- Lecturer Michael Isaacson identifies with antifa or anti-fascist movement
- New York's largest police union head called for the lecturer's dismissal
- New York Mayor Bill Blasio also expressed his anger with the comments
John Jay College of Criminal Justice adjunct professor Michael Isaacson has taught courses in economics and is a self-described member of the anti-fascist, or antifa movement.
Many students at John Jay eventually join the New York Police Department.
On Friday, Pat Lynch the head of New York's largest police union, the Patrolmen's Benevolent Association, sent John Jay's president a letter calling for Isaacson's dismissal. Lynch highlighted an Aug. 23 tweet by the lecturer.
"Some of y'all might think it sucks being an anti-fascist teaching at John Jay College but I think it's a privilege to teach future dead cops," Isaacson wrote in the post on Twitter, according to a screen-grab from the union.
Lynch's letter accused Isaacson of promoting violence against police.
The criticism of Isaacson's social media post follows heightened scrutiny of law enforcement over officers' use of force against minorities. The country has also seen a number of targeted killings of police officers, including the shooting death of five officers in Dallas last year.
John Jay College President Karol Mason said in a statement later on Friday that Isaacson was placed on administrative leave as the college reviews the matter.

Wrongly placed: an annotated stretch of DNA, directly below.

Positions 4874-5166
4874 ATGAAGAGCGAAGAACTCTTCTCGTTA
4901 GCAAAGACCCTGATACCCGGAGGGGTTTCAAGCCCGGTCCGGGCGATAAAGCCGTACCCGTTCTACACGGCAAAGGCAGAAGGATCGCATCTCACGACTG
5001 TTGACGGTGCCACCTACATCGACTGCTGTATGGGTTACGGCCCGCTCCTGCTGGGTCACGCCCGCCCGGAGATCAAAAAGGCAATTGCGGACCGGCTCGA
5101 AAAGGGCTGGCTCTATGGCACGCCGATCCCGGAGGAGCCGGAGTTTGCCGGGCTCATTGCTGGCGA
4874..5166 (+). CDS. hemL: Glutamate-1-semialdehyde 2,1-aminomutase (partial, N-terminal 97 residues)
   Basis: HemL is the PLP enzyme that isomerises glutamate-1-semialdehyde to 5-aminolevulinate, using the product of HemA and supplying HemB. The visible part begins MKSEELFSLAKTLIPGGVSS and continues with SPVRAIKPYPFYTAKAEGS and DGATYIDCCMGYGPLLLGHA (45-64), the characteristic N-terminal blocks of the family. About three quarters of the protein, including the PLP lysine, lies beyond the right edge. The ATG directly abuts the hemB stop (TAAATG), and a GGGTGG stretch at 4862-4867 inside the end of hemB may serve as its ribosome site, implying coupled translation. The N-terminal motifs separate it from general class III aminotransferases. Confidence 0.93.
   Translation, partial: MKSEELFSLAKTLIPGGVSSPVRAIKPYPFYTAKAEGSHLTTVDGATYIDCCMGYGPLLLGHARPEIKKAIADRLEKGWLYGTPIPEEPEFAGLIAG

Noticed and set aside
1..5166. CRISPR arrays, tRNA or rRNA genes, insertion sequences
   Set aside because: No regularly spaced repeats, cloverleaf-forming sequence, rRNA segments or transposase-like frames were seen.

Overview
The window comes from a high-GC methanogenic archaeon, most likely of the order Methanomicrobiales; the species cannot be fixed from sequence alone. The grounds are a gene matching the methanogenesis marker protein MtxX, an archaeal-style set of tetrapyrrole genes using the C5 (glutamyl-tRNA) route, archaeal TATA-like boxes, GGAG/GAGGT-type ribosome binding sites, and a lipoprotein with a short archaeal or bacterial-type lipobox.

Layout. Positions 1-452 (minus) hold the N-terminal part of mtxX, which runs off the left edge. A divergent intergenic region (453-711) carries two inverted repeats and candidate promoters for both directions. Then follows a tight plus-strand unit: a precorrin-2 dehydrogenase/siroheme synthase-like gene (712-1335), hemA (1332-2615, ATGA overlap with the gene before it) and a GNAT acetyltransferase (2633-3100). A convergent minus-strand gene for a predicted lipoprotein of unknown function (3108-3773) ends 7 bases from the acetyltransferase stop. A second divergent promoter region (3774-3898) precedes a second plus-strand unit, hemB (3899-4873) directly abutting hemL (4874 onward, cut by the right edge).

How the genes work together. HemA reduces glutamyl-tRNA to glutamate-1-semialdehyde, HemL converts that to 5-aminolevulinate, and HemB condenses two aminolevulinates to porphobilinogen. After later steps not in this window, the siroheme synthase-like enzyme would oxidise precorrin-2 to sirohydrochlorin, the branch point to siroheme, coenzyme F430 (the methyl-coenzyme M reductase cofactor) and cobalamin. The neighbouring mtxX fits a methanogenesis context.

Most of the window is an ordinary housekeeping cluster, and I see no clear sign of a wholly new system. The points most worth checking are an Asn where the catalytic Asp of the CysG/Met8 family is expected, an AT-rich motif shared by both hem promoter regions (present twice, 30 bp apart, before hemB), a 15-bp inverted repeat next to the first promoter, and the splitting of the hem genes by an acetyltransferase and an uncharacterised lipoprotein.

"I am appalled that anyone associated with John Jay, with our proud history of supporting law enforcement authorities, would suggest that violence against police is ever acceptable," Mason said.
New York Mayor Bill de Blasio on Friday wrote on Twitter the city "won't stand for the vile anti-police rhetoric of Michael Isaacson and neither should John Jay College."
Isaacson appeared on Fox News on Thursday, where during an interview by host Tucker Carlson he defended the left-leaning antifa. Antifa followers have this year engaged in street clashes, particularly in the California city of Berkeley, with conservative protesters.
Isaacson's television appearance appears to have drawn increased attention to his social media posts, including the Aug. 23 comment.
Isaacson, in a statement on Friday, said he critiques "policing as an institution which operates at the behest of a state that increasingly represents the weapons and prison industry."
He added that he hopes his students choose a career path that does not put them "in the position of having to act as an agent of that institution."
Isaacson did not immediately return emails.
(Except for the headline, this story has not been edited by NDTV staff and is published from a syndicated feed.)